Between The Buried and Me – The Parallax Hypersleep Dialogues

Between the Buried and Me is an exciting thing. Wildly aggressive with flashes of melody in a semi-pretentious prog rock shell you say? Was this custom made for nerds who like buying old Nintendo 64’s just to play Starfox while blitzed on hash? I’d like to think the answer to this question is a resounding “Maybe!”

So let’s take a look at their newest effort, a 3 song, 30 minute romp through whatever sort of wooded area it is they like to romp through. It’s called The Parallax Hypersleep Dialogue. The album should’ve been called “Just Random Words.”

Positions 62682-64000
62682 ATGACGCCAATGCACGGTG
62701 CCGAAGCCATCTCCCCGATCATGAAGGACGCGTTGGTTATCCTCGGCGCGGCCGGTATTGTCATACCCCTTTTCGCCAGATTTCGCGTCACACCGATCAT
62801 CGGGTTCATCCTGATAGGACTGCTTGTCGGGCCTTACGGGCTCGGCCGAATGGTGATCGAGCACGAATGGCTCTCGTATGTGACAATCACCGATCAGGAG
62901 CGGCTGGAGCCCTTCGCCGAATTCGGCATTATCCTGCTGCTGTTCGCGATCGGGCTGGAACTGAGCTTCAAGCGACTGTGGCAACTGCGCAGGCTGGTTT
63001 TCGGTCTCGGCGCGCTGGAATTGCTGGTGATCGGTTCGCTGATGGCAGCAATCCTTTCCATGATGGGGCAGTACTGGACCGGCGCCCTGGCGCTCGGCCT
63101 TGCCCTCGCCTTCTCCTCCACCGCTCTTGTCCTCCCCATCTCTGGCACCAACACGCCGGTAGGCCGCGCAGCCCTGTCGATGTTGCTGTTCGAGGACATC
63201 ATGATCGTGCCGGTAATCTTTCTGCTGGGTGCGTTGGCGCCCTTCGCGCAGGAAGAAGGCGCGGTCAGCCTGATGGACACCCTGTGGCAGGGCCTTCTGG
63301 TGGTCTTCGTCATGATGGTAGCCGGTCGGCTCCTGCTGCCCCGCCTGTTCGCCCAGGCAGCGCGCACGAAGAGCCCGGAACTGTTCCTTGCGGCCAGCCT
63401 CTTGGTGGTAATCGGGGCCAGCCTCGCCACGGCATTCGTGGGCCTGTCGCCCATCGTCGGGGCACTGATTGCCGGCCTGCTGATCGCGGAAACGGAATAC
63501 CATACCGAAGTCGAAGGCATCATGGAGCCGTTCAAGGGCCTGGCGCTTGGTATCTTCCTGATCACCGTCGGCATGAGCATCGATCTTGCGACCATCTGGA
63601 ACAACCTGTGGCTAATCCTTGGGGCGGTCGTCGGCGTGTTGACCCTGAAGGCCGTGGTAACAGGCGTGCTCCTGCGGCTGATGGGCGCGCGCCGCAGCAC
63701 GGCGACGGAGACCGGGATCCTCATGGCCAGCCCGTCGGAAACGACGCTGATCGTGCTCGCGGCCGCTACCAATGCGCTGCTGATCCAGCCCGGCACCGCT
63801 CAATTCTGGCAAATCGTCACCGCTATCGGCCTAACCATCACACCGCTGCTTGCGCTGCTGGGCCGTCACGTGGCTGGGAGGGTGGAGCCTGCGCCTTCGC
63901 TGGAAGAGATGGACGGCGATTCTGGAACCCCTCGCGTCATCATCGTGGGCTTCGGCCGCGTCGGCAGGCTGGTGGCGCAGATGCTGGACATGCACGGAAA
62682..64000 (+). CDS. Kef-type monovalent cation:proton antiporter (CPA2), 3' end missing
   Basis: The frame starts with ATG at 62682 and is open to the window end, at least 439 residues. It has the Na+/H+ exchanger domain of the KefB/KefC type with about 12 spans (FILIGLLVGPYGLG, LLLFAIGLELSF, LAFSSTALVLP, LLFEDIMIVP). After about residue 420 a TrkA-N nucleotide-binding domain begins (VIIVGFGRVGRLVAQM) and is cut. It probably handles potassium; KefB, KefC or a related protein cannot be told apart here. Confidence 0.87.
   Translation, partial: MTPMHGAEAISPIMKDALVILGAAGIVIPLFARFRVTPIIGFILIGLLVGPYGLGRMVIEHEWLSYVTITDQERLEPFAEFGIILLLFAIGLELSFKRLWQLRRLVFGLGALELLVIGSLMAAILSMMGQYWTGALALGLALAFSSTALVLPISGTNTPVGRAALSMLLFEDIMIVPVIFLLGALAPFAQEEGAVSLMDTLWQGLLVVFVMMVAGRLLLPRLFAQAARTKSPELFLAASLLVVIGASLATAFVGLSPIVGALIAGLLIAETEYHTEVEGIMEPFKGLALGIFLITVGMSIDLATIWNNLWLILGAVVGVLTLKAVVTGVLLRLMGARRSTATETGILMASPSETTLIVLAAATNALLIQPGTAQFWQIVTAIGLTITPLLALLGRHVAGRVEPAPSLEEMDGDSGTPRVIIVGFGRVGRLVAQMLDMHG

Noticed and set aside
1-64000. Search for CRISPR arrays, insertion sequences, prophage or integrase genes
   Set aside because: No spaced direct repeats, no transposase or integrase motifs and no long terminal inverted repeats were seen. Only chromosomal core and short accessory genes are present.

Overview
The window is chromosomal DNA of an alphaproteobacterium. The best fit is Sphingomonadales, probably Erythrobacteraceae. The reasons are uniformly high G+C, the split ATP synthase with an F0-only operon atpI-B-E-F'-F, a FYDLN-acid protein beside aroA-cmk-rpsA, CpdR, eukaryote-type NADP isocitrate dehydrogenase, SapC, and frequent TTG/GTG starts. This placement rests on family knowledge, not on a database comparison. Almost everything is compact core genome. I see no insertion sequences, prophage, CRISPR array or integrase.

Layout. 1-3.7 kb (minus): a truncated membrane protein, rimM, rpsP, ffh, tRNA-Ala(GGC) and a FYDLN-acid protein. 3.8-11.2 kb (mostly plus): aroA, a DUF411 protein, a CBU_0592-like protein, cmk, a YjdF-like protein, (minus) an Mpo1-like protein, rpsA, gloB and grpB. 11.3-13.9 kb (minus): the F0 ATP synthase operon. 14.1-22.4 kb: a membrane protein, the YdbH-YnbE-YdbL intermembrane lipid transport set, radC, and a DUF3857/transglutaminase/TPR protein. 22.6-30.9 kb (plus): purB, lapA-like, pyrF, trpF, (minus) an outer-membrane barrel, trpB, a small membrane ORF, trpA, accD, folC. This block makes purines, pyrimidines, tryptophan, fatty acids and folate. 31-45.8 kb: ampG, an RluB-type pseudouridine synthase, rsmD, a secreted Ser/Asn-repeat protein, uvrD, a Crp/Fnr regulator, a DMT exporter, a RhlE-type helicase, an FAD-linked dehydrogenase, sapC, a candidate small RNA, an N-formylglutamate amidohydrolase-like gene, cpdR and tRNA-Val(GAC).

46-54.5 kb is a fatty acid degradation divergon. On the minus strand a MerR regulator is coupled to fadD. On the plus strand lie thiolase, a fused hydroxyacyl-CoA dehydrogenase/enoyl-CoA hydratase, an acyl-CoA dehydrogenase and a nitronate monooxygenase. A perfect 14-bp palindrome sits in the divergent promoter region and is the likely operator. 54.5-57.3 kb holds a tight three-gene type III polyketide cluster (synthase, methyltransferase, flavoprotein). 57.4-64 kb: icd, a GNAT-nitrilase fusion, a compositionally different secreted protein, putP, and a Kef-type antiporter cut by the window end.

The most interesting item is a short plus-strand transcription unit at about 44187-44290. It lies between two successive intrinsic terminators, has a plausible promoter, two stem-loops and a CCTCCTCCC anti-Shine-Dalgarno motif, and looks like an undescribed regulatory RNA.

1. Specular Reflection – Big ominous orchestral opening, like if Danny Elfman scored a Godzilla film. Can we get Elfman on that, by the way? We do still control the head of Danny Elfman, right? We shift right into the assault, as pounding drums and guitars are belched over top by front man Tommy Rodgers and his usual growl of discontent. Let’s go ahead and hop into some unique breakdowns supported by keyboard and a nice bass presence. At about the 3 minute mark, Rodgers ever improving clean singing breaks through and we get some fun guitar noodling. This lasts about 2 seconds before the bludgeoning resumes and a quick jump right into what I guess could be considered the chorus. If there was ever a radio station that was willing to play 11 minute experimental metal songs, this would no doubt make the top 5 at Five or whatever shitty “counting down songs we already play 3 dozen times a day” gimmick they were using. Let’s prog all over ourselves with some wondering synth and Rodger’s giving us some shockingly effective vocal tricks. Despite all of the wankery, the guitars continue in their usual nasty way, stomping all over Tokyo and condemning the Japanese for how they handled the Ichi The Killer prequel. Growl growl growl, shred shred shred. The drumming is tremendously proficient, at least I think it is as I know nothing of musical theory. Some more musical jacking off and the chorus triumphantly returns for the big finale around the 10 minute mark. Really effective track, as it’d be easy to get lost in 11 minutes of pointlessness, but the boys bring it together well and keep things interesting. ***** Probably the most successful song of their careers actually.